Let's see how a master exegete, St. Augustine, approaches this problem.
In his day, a prevailing scientific theory was that heavy elements (water and earth) seek their "natural place" toward the center of the earth, and lighter elements (air and fire) seek their "natural place" toward the heavens. So, how can there be “waters above the firmament” (Genesis 1:6-9)? The waters being "above" is not their natural place; how can they stay there?
St. Augustine in The Literal Meaning of Genesis, lib. 2 cap. 4 n. 7 writes:
Taking these theories into account, a certain commentator [St. Basil] has made a praiseworthy attempt to demonstrate that the waters are above the heavens, so as to support the word of Scripture with the visible and tangible phenomena of nature… Hence, from the existence of the air between the vapors that form the clouds above and the seas that stretch out below, our commentator proposed to show that there is a heaven between water and water. This painstaking enquiry is, in my opinion, quite praiseworthy.
ibid. n. 9:
Certain writers, even among those of our faith, attempt to refute those who say that the relative weights of the elements make it impossible for water to exist above the starry heaven. They base their arguments on the properties and motions of the stars. They say that the star called Saturn is the coldest star, and that it takes thirty years to complete its orbit in the heavens because it is higher up and therefore travels over a wider course.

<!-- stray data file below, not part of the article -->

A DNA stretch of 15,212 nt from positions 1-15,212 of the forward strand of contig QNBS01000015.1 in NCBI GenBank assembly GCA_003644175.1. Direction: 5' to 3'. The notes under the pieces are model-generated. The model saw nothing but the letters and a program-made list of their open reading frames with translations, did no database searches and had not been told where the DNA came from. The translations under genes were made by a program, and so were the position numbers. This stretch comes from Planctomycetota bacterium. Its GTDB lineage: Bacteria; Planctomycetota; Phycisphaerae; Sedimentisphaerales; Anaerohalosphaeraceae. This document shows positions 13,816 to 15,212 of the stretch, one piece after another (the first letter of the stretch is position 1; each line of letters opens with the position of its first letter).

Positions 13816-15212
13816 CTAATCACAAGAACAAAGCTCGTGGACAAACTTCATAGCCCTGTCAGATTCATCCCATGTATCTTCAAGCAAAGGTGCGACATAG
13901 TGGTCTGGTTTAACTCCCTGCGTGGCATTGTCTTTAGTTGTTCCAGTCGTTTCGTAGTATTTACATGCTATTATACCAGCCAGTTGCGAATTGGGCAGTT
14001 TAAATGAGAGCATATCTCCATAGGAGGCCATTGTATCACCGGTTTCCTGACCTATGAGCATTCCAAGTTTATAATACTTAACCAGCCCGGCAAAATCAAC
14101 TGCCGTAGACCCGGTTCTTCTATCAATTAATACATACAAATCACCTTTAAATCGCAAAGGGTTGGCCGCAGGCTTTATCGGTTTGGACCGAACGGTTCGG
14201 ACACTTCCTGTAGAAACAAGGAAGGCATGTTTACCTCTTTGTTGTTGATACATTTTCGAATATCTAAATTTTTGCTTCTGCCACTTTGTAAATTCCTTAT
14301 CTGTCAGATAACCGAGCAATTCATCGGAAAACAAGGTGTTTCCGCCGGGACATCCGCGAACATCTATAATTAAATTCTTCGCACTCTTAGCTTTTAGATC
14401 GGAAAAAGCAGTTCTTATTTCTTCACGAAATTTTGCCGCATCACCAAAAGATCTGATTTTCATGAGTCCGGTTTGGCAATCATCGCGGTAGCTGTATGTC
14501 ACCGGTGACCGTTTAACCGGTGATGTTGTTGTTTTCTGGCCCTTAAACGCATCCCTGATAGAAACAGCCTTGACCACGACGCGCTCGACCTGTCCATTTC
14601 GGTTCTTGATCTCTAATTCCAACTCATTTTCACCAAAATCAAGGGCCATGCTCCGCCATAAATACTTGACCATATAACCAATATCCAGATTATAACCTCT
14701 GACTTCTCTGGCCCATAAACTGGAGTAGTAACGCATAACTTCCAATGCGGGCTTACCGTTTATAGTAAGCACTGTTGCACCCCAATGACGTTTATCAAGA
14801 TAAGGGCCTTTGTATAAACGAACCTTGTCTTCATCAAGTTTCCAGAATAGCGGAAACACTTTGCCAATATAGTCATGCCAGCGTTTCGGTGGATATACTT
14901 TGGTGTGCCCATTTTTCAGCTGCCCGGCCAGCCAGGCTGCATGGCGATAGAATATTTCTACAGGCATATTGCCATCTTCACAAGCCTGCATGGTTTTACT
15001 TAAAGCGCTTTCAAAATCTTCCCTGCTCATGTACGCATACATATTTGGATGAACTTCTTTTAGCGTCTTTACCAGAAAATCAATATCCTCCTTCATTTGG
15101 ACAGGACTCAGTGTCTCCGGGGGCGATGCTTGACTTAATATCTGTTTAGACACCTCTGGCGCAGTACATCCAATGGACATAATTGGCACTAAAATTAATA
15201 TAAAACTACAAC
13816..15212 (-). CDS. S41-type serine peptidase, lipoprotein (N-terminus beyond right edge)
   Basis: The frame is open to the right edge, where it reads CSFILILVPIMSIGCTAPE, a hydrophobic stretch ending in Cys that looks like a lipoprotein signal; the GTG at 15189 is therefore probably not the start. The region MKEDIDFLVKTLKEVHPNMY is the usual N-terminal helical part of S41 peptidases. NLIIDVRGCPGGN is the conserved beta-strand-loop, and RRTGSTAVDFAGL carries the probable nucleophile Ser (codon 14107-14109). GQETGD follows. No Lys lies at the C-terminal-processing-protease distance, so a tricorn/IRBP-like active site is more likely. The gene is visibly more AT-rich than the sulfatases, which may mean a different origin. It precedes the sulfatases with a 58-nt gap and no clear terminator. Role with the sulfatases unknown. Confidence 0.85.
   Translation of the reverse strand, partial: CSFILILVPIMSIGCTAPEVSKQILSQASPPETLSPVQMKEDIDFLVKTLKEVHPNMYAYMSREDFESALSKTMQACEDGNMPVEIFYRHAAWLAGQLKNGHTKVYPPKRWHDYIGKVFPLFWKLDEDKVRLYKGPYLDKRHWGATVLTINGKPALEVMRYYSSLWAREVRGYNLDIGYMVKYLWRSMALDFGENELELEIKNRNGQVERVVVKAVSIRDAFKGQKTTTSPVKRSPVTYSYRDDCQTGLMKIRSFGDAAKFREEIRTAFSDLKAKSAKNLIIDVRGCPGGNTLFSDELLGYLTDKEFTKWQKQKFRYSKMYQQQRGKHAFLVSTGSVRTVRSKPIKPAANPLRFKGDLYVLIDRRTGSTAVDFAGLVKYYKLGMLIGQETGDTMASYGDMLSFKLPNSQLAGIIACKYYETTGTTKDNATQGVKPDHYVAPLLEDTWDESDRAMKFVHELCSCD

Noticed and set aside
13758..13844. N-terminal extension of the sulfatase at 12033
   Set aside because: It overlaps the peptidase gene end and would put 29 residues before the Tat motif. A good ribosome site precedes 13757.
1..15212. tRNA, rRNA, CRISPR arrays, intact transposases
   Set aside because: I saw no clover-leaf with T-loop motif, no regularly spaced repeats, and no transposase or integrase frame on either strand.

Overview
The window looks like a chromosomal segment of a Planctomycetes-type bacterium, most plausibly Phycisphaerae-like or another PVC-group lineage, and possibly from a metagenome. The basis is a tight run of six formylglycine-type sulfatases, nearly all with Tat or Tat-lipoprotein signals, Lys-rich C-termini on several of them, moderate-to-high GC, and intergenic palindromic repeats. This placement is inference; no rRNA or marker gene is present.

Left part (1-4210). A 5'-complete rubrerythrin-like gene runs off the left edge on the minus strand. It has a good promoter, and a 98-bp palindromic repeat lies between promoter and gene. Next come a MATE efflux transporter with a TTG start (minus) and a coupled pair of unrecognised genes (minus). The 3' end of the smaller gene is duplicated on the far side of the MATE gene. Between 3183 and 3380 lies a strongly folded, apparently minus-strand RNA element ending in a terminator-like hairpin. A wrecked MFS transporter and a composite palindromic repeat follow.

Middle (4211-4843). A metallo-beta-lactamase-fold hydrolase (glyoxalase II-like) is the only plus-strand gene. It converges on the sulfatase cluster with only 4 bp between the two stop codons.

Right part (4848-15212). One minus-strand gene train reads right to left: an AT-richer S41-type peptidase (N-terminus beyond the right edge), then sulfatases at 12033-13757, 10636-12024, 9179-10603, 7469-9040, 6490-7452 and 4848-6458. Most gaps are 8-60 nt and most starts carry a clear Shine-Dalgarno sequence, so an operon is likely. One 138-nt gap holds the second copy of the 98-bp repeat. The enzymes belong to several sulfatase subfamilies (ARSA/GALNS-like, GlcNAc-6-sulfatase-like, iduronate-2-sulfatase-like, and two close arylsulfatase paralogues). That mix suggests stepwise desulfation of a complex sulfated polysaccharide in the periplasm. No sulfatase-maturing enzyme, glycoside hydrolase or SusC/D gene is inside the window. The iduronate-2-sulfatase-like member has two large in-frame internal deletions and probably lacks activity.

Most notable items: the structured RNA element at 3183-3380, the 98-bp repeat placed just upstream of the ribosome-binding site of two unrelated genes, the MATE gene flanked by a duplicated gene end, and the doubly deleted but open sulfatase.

It is true, indeed, that by its own motion, moving over a vast space, it takes thirty years to complete its orbit; yet by the motion of the heavens it is rotated rapidly in the opposite direction…and therefore, it ought to generate greater heat by reason of its greater velocity. The conclusion is, then, that it is cooled by the waters that are near it above the heavens, although the existence of these waters is denied by those who propose the explanation of the motion of the heavens and the stars that I have briefly outlined.
With this reasoning some of our scholars attack the position of those who refuse to believe that there are waters above the heavens while maintaining that the star whose path is in the height of the heavens is cold. Thus they would compel the disbeliever to admit that water is there not in a vaporous state but in the form of ice. But whatever the nature of that water and whatever the manner of its being there, we must not doubt that it does exist in that place. The authority of Scripture in this matter is greater than all human ingenuity.
So, St. Augustine denies a leading scientific theory of his day in favor of the "authority of Scripture," which "in this matter is greater than all human ingenuity." (source).
We have it even better today because modern astronomy has been able to detect, with radio telescope spectroscopy, the chemical signature of water in interstellar gas clouds.
cf. also Galileo Was Wrong: The Church Was Right (vol. 3) by Robert Sungenis, which is devoted to history and Scriptural exegesis; e.g., pp. 560 ff., where he quotes St. Augustine's Literal Interpretation of Genesis to prove that Scripture has more authority than science